23 February 2017
Question: How do you get accountability?
VP Leni: Sir I am not sure if you are familiar with the seal of good house keeping which my husband started. It was a scorecard setting parameter where local government units have targets in many areas of governance, in health, and in education, etc.
I am not too sure what year this was launched, maybe 2011 but when he died in 2012 secretary Mar took over. The seal of good house keeping was expanded to the seal of good local governance and the parameters were also expanded.
The incentive system was such that when you comply in the lowest level you get this particular share in the performance fund which was set aside. If you are able to target the second set then you will be able to get a bigger share.
Then there is a gold level if you are able to target that you will be able to get a bigger share. I think it is still being practiced in the DILG so that is one way. We also started the Bottom Up Budgeting, it is not an incentive based system but it decentralizes the budgeting process in the sense that before, national funds are budgeted by national government alone.
They set a certain portion of the funds to let the local government decide on their own. Not just local officials but they also created the local poverty action reduction team, a body composed of half government and half private sector and this body is expected to point out what the needs of their particular community are and decide where the budget would go.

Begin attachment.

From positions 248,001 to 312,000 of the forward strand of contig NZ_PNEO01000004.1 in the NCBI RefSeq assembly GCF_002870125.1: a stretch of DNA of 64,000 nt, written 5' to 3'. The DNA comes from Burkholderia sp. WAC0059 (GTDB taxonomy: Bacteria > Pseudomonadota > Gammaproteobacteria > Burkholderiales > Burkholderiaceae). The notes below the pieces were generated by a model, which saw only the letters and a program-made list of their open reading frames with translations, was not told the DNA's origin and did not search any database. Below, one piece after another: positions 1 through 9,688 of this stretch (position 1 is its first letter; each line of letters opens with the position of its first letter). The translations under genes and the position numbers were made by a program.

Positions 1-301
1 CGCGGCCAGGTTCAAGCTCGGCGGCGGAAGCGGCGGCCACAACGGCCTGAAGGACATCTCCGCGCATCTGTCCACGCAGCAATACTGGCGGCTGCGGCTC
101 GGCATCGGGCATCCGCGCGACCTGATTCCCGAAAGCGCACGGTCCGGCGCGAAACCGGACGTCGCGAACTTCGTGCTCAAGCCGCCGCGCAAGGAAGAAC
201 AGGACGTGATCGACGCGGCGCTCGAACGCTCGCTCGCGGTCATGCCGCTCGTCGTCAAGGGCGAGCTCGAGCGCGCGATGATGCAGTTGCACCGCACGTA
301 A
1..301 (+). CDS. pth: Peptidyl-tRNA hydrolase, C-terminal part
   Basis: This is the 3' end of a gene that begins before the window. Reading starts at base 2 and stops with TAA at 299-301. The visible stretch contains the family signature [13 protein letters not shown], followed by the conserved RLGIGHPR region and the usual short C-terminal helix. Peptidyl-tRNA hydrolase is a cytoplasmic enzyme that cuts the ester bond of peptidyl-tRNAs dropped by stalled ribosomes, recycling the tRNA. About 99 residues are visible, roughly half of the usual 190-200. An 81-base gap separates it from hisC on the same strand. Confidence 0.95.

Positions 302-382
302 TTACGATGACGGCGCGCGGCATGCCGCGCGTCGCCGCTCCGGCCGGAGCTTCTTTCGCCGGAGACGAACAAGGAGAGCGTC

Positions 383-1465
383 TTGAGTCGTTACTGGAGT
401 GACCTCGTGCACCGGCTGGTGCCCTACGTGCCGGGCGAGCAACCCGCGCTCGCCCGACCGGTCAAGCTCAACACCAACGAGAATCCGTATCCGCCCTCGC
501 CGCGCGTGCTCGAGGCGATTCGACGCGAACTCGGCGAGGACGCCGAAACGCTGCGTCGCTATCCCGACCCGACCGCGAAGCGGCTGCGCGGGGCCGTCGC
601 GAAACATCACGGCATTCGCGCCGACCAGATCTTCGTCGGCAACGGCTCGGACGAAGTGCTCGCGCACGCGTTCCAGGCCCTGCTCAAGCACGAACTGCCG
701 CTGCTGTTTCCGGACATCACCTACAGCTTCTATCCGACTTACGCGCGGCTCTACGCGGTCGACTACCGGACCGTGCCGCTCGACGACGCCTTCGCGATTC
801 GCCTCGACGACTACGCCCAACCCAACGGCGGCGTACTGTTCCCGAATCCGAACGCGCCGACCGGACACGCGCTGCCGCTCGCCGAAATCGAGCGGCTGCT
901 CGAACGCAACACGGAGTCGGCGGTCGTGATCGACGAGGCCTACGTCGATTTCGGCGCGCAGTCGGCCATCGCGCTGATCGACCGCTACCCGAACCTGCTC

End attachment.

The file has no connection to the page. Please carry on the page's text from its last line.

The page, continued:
It has been proven effective in the sense that the budgeting system are more directed because the complaint before, some of the time, they were given projects which were not responsive to what they most need.
So the BUB can answer to the clamor where local governments were given more leeway in deciding where national government funds will go but that has been discontinued now. I think being reinvented to a similar but slightly different mode.
But you know the seal of good local governance is I think one of the ways in which we can incentivize. There is still block grants but there is also another pot and this pot you can only have access to that if you comply with a set of parameters.
I am not anymore familiar with what the parameters are now because we are under a new administration but during the time of my husband it was the most basic. Improvement of nutrition, etc.
And Zuellig Foundatioin is doing a wonderful project also, it’s maternal and child healthcare but basically what Zuellig foundation is doing is they’re capacitating local officials, particularly the mayor and the local health officer.
They are required to undergo a particular course, it’s bridging leadership course and there also are a pot of benefits available for them if they reach targets. So there’s baselines, there are targets.
Because one of the things we noticed is that there is no, for example in malnutrition, there is no lack in feeding programs. Most of the LGUs have feeding programs. But if you analyze their feeding programs, they don’t even start with baselines they just feed and feed and feed.
So even after years of pouring in resources on feeding programs, they don’t even have the parameters to measure whether the feeding programs have been effective or not.